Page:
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  • Mulching is about retaining moisture in the soil and protecting roots in winter. Fine-textured mulches hold moisture better than coarse-textured mulches.
  • Good mulches to use are pine straw, bark chips or ground hardwood mulch. Avoid large nugget pine bark, rock, gravel and marble.
  • If you have pine straw, add enough mulch to bring the level back to 3″. If you use bark, a 1″ – 2″ final thickness is adequate.
  • Do not place the mulch right up to the base of the plant but leave a few inches of space between the mulch and the plant crown.
  • Be sure to kill that turf around the base of trees situated in your lawn and place a mulch ring around the base. This will prevent lawn mower and weed eater damage.
  • Both pine straw and bark have advantages and disadvantages. Considerations such as surface water flow (bark will float) and general cosmetic preferences are all things to be considered.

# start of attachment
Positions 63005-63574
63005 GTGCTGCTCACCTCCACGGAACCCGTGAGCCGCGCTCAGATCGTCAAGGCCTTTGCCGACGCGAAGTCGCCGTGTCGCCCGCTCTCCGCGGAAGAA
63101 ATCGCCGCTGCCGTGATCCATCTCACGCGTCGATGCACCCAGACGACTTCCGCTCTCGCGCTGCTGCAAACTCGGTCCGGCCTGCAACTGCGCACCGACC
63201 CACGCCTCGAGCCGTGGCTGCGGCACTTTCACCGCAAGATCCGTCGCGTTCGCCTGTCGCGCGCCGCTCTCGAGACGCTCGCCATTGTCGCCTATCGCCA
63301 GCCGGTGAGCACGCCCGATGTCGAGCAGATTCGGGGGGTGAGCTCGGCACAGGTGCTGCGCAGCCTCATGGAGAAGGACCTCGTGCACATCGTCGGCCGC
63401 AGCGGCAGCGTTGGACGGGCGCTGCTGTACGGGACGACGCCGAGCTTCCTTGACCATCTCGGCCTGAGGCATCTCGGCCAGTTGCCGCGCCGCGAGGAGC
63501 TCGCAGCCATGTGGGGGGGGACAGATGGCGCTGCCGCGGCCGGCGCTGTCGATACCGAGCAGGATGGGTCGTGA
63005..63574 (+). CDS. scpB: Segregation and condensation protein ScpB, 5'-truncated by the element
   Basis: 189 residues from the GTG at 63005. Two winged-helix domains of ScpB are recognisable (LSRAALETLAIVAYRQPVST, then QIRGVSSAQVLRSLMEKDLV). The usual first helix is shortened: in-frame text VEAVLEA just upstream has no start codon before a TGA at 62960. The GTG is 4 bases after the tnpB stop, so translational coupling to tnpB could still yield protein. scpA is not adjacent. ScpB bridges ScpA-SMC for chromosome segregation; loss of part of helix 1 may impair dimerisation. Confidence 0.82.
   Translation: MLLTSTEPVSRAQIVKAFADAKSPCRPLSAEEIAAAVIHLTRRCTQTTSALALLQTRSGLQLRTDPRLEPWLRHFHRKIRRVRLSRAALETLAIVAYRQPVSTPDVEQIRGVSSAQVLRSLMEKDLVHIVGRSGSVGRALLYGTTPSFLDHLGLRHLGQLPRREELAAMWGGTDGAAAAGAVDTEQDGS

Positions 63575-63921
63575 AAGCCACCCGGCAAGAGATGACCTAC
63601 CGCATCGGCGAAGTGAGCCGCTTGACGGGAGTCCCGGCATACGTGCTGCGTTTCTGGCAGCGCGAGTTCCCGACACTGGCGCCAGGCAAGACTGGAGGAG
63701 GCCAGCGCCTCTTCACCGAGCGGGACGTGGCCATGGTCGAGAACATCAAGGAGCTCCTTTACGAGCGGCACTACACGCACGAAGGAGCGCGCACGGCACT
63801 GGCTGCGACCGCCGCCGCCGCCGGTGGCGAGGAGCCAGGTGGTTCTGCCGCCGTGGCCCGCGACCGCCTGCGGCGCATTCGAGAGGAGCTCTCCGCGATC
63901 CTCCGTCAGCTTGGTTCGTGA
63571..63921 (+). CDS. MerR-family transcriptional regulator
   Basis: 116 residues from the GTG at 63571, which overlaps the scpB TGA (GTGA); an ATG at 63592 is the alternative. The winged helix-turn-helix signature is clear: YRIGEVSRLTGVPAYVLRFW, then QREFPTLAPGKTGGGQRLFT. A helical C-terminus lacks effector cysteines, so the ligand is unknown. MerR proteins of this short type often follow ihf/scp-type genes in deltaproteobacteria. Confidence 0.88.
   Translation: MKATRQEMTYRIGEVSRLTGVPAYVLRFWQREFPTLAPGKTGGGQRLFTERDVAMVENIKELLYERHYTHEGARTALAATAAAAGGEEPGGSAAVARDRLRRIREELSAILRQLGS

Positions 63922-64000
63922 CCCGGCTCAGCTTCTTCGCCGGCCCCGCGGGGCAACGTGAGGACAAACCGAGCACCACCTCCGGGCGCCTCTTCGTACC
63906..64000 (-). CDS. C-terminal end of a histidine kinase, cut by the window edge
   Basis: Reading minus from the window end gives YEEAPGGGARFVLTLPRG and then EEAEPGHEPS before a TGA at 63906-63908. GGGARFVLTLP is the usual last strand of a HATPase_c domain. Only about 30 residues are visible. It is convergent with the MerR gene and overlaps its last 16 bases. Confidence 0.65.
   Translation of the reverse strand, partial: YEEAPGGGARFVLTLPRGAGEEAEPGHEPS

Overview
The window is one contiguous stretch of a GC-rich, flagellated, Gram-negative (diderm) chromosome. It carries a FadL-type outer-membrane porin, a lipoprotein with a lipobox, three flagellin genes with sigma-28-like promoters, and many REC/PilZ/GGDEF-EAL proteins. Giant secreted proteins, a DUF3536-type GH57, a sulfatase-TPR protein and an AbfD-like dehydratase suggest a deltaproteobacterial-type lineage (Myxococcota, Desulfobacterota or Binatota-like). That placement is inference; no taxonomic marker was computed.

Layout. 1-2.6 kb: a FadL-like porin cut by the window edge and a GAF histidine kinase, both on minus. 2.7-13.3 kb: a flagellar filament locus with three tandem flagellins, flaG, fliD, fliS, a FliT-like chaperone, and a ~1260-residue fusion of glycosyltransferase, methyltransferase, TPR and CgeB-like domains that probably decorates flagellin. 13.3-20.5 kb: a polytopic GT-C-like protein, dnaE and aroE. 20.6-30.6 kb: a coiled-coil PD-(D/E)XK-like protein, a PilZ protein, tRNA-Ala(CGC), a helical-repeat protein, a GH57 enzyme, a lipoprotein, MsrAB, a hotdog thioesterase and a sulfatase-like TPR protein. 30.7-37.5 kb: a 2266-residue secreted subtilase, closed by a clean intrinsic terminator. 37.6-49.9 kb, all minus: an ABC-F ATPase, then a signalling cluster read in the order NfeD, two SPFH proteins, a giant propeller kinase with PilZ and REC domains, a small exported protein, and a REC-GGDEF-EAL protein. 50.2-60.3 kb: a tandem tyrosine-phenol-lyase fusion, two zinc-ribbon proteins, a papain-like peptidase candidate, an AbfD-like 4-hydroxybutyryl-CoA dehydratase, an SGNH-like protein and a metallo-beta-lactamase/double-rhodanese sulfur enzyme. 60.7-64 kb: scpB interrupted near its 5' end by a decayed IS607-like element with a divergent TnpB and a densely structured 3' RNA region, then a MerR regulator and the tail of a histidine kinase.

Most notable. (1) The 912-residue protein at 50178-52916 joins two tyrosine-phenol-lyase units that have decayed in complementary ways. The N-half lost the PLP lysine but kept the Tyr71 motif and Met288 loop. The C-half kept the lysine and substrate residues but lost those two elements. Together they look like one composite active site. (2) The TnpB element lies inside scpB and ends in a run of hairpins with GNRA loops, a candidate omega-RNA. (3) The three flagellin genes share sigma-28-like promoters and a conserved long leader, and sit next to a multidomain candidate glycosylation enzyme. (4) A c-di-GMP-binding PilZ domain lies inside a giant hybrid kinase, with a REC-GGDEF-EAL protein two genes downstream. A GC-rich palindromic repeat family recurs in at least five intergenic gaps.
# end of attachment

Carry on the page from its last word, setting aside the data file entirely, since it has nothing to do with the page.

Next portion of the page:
• We do not recommend the use of grass clippings or sawdust for mulches as they can mat and actually seal the soil surface to water penetration. If you come across some free wood chips, you can use them as a mulch. New research indicates that these uncomposted tree chips will not rob your plant of nitrogen or cause overheating as they compost.
  • Thick layers of rotted mulch around the crowns of the plant can cause deterioration issues in the crown which can lead to plant decline.  Every 2 to 3 years check your old mulch layer and rake out any rotted mulch and replace with fresh mulch.
  • Proper mulching is just one, important component of the path to healthy plants.
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